Welcome to another post in the $100k Club series. You can see the full series here. This is "My Morning Routine" for content marketing folks making six figures. The goal is to shed light on the skills and habits that enable people to achieve lucrative jobs and help get more people in this club.
These will be anonymous and updated regularly. If you make more than $100k/year and want to contribute, email me.
For more info on content marketing salaries, check out our salary report.
I graduated with a degree in Broadcast News and within a few months, was hired as a morning show producer at a local TV news station for $30k per year. This was in 2011, which was a terrible time to be getting into journalism for the money.
There was no bonus and in theory we had PTO, though we were discouraged from taking it. Our benefits were so bad that when I had my wisdom teeth removed, my insurance didn't even cover the anesthesia.
I only lasted 10 months in that job, for a multitude of reasons. But it taught me how to focus under pressure, turn copy around within minutes and sometimes seconds, and how to edit mercilessly.
I am a Senior Content Marketing Manager at a late-stage startup. I make $129,000 in salary and earn a 20% bonus annually.
I made $30,000 a year the entire time I worked in media, whether I was in TV or magazines, and there was very little potential for raises or promotions.
After taking a gap year to travel, I switched my focus to marketing and got a copywriting job, making more than double what I had previously—from $30,000 to $67,000. My salary hasn't doubled in one go since; though it has grown steadily with every job change and a few internal promotions.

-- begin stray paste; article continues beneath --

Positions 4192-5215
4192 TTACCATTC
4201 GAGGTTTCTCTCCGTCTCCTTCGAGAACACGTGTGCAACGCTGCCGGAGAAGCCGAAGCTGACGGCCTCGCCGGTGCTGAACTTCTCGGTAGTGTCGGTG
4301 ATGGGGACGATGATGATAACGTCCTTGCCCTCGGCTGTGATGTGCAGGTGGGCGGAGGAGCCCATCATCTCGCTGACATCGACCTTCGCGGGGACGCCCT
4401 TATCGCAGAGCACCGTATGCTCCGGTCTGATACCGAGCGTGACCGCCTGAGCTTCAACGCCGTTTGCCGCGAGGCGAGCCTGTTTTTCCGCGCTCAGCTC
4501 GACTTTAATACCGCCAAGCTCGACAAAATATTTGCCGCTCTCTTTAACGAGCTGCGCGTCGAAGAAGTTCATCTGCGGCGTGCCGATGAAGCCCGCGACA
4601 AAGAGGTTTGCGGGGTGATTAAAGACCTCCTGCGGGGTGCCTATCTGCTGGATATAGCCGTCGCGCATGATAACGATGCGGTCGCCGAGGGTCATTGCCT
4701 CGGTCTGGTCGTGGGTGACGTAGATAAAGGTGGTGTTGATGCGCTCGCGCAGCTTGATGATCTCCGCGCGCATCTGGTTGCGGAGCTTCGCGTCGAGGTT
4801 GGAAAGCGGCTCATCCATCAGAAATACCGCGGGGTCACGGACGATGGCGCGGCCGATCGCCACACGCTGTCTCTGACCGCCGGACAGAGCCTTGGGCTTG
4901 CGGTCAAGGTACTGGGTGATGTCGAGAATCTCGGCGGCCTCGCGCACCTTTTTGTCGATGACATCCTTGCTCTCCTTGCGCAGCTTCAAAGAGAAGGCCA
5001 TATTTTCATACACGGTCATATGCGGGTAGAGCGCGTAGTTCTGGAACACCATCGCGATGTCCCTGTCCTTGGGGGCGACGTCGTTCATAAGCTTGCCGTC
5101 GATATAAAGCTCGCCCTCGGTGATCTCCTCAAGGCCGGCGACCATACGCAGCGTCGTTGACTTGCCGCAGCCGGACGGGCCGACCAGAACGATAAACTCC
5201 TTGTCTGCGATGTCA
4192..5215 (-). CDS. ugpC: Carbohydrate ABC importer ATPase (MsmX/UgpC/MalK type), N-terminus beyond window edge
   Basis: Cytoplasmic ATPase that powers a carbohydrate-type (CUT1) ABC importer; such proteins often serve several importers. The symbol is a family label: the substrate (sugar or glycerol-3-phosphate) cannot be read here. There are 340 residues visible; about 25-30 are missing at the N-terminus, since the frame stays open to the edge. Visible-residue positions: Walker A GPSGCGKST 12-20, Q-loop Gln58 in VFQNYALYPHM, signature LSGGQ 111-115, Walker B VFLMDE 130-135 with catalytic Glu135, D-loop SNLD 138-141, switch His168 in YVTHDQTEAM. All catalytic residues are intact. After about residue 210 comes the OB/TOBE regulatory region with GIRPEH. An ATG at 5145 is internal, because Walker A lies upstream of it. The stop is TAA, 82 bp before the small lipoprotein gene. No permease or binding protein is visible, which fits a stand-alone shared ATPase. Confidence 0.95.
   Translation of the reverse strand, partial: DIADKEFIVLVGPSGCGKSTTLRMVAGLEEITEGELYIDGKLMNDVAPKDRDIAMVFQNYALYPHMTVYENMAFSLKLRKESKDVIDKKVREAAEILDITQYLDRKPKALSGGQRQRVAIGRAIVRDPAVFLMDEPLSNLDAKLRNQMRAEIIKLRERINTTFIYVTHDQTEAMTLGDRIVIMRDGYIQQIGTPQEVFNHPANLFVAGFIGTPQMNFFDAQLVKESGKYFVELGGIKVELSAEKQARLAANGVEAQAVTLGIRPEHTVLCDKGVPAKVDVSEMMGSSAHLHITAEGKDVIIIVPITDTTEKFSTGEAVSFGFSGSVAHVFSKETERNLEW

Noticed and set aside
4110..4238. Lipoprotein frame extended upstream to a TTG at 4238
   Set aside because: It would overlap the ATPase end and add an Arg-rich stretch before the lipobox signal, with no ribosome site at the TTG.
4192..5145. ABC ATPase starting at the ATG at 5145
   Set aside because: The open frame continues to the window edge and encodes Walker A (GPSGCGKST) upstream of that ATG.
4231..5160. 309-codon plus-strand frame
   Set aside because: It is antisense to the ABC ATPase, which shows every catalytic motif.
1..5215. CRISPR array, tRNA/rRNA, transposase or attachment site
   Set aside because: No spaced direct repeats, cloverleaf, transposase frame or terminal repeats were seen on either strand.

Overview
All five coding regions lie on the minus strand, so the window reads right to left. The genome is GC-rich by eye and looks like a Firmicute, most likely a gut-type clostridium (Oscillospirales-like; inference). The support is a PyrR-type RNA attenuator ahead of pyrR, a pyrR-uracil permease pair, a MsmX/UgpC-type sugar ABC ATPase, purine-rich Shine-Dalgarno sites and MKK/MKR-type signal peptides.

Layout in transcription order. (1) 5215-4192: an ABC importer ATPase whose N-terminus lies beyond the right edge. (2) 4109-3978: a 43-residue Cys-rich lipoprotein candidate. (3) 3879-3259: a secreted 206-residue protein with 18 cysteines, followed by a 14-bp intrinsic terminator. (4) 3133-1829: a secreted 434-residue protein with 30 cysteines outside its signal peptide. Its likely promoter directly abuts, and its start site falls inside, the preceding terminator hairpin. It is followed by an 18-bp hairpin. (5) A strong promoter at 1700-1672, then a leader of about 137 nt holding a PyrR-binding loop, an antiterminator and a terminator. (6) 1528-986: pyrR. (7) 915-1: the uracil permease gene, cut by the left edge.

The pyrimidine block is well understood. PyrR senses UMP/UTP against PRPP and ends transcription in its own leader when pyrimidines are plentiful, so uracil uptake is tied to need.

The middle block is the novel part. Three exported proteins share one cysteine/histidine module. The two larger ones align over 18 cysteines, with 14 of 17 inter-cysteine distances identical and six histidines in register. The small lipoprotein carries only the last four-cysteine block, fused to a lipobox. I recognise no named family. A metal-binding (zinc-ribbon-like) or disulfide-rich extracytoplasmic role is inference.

Until recently, I would have said being able to write well and write quickly. Since I've taken on direct reports and team management, I'm no longer writing. My most valuable learned skill over the last two years has been content ops: templatizing, introducing processes, streamlining workflows, etc.
I'll be honest, I don't read many nonfiction books, especially on business and productivity, so my list for this category is short.
I’ve had an informal mentorship relationship with a colleague, though we never formally referred to it as such. She taught me the value of authenticity, speaking my mind, and disagreeing respectfully.
Being able to switch mindset quickly between strategy and execution, plus the ability to turn content around on tight deadlines, have come in handy when I've been a content team of one. On larger teams, organization and process skills have been essential.
When you're interviewing for a job, interview the hiring manager back to get a sense for how much they—and the business—value content, and whether they see this role as a strategic role or simply execution. When your manager and company leadership see you as a strategic contributor, you are able to provide much more value to the business and (hopefully) will be compensated accordingly.
Plus, always negotiate.
I’m a Caucasian woman living in Denver, Colorado.